In February 1801 Ball was appointed commissioner of the navy at Gibraltar and had to leave Malta. Control passed to Major General Henry Pigot, whose tyrannical administration angered the Maltese, a fact noted in a letter Ball wrote to Nelson in June of the same year. Ball reported that the Maltese would have rebelled against Pigot had Ball not promised them that he would convey their grievances to the authorities.
Nelson himself wrote back to Ball from the Baltic on 4 June 1801:
"My dear, invaluable friend,... believe me, my heart entertains the very warmest affection for you, and it has been no fault of mine, and not a little mortification, that you have not the red ribbon and other rewards that would have kept you afloat; but as I trust the war is at an end, you must take your flag when it comes to you, for who is to command our fleets in a future war?... I pity the poor Maltese; they have sustained an irreparable loss in your friendly counsel and an able director in their public concerns; you were truly their father, and, I agree with you, they may not like stepfathers.... Believe me at all times and places, for ever your sincere, affectionate, and faithful friend." 
The British were uncertain of their policy towards Malta, as with Napoleon on the rise they could not afford problems with their allies. The choice of Charles Cameron as Civil Commissioner in May 1801 did not remove these uncertainties, even though his presence assured the Maltese of the protection of the Empire. When the Treaty of Amiens placed Malta again under the rule of the Knights of St. John, this assurance was dashed.
Ball was made a baronet on 24 June 1801. The British government then sent him back to Malta as the Plenipotentiary Minister of His British Majesty for the Order of Saint John to coordinate the departure of the British in accordance with the provisions of the Treaty of Amiens. The situation, however, changed quickly as the likelihood of war between Napoleonic France and the United Kingdom increased. Ball now received instructions to delay the evacuation of British troops from the island.
Napoleon was anxious for the moment to see the British out of the Grand Harbour, stating that he would prefer to see the British in possession of a Parisian suburb than of Malta. In May 1803 war was rejoined because of the British refusal to evacuate the islands. After the Napoleonic Wars, through the Treaty of Paris of 1814, as ratified by the Congress of Vienna, Malta and all its dependencies passed under the jurisdiction of the British.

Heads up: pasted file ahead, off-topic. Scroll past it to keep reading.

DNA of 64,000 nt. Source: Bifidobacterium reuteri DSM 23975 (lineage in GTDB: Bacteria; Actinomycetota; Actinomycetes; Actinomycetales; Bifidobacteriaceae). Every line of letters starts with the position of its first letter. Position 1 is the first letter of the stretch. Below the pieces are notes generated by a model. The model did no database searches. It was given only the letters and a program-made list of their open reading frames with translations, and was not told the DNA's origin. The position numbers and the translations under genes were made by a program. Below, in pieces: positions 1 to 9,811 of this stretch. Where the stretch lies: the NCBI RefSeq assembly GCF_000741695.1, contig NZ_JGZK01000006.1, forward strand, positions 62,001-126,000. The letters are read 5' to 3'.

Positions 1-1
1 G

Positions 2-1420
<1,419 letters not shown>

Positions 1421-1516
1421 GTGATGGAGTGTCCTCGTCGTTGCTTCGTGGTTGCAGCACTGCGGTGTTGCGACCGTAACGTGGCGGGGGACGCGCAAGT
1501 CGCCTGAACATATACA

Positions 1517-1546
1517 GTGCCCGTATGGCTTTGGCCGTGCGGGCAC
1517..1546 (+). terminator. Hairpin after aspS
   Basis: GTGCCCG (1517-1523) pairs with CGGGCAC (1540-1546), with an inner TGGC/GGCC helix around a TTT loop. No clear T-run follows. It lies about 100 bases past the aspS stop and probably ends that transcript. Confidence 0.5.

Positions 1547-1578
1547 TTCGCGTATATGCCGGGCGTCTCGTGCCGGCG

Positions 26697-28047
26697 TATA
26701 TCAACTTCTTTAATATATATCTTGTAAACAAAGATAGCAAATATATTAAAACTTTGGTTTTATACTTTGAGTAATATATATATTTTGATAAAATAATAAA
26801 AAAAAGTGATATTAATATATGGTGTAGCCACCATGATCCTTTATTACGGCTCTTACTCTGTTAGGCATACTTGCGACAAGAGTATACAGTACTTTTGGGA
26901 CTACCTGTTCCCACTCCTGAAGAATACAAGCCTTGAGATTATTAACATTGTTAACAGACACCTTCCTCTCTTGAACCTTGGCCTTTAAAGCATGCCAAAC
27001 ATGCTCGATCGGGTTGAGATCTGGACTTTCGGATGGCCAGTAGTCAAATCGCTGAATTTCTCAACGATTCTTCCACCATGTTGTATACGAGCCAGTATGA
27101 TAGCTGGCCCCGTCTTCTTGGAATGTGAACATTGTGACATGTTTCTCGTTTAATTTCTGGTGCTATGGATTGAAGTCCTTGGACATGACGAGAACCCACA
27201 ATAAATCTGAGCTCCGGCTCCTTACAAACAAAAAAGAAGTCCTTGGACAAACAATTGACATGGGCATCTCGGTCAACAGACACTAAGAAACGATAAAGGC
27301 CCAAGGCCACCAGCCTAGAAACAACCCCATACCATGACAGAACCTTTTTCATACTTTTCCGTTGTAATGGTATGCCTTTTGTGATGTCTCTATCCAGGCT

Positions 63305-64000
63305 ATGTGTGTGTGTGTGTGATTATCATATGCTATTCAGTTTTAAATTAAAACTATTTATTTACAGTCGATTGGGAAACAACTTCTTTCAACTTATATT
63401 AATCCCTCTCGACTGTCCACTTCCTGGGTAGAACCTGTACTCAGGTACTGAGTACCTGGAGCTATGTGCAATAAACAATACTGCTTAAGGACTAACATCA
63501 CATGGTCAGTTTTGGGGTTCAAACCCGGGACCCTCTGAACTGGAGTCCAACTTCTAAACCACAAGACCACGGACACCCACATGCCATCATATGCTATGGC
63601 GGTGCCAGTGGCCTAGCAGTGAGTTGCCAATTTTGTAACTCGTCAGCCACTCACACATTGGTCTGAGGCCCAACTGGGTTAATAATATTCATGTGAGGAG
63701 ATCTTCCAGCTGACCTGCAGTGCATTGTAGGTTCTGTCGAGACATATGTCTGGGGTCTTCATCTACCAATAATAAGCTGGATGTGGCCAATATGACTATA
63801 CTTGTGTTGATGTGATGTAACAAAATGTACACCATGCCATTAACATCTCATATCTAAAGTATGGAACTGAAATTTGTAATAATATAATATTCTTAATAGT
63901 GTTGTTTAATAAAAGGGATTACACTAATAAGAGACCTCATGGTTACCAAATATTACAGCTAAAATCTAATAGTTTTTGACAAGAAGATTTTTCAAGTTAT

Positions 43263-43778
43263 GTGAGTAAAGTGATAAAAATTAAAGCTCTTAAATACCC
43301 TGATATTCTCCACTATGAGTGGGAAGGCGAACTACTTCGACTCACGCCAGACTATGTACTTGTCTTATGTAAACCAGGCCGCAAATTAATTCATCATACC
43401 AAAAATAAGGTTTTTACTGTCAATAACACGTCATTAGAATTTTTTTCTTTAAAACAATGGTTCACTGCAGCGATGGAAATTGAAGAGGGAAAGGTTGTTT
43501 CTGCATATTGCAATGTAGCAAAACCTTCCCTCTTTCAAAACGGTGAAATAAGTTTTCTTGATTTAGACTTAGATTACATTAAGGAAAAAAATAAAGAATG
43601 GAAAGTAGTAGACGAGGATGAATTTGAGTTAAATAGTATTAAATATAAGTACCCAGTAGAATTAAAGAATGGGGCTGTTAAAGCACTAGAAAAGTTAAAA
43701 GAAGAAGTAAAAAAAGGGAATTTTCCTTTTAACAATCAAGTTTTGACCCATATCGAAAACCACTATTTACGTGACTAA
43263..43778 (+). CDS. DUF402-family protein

Sir Alexander Ball was possibly the British leader most loved by the Maltese population. Samuel Taylor Coleridge became an assistant to Ball in 1804 and later described his administration in The Friend, going as far as describing Ball as "a truly great man". Ball died in the San Anton Palace on 25 October 1809 and was buried in Fort Saint Elmo in Valletta. In 1810, the Maltese built a monument in the Lower Barrakka Gardens dedicated to Ball's memory. Restored in 1884, this Neo-Classical monument remains a testament to the Maltese peoples' love and respect.
- An anecdote surviving from his school days at the Market House School, Stroud, then directed by Samuel Purnell, says that after the execution of some thieves at Gloucester, the boys decided to play at hanging in the Shambles. Alexander volunteered for the experience and after being suspended for some time in mid-air, everyone thought his performance very life-like. When an older boy came by and cut him down, he was black in the face. Paul Hawkins Fisher Notes and Recollections of Stroud ISBN 0-904387-06-2
- Abela, A.E. Governors of Malta, Malta, 1991 ISBN 99909-3-008-2 Pg. 2
- Grech, Jesmond Malta taħt l-Ingliżi, Malta, 1997 ISBN 99909-75-18-3, Chapter II Pg. 7
- https://books.google.com.mt/books?id=LMcNAAAAQAAJ&pg=RA1-PA36&dq=vincenzo+borg+house+hospital&hl=en&sa=X&ved=0ahUKEwjLp_jSx5TLAhWEHpoKHdJ2AhAQ6AEIJzAC#v=onepage&q=vincenzo%20borg%20house%20hospital&f=false p. 11-45.
- Galea, Michael Sir Alexander John Ball and Malta: The Beginning of an Era, Malta, 1990 ISBN B0006F50NQ
- "Sir Alexander Ball". Archived from the original on 7 June 2007. Retrieved 22 May 2007.
- "No. 15372". The London Gazette. 2 June 1801. p. 619.
- "Conception Bastion - Valletta" (PDF). National Inventory of the Cultural Property of the Maltese Islands. 28 June 2013. Retrieved 14 September 2015.
- Chisholm, Hugh, ed. (1911). "Ball, Sir Alexander John, Bart.". Encyclopædia Britannica (11th ed.). Cambridge University Press.
|Civil Commissioner of Malta
Sir Henry Pigot
|Civil Commissioner of Malta
Sir Hildebrand Oakes
|Baronetage of the United Kingdom|
William Keith Ball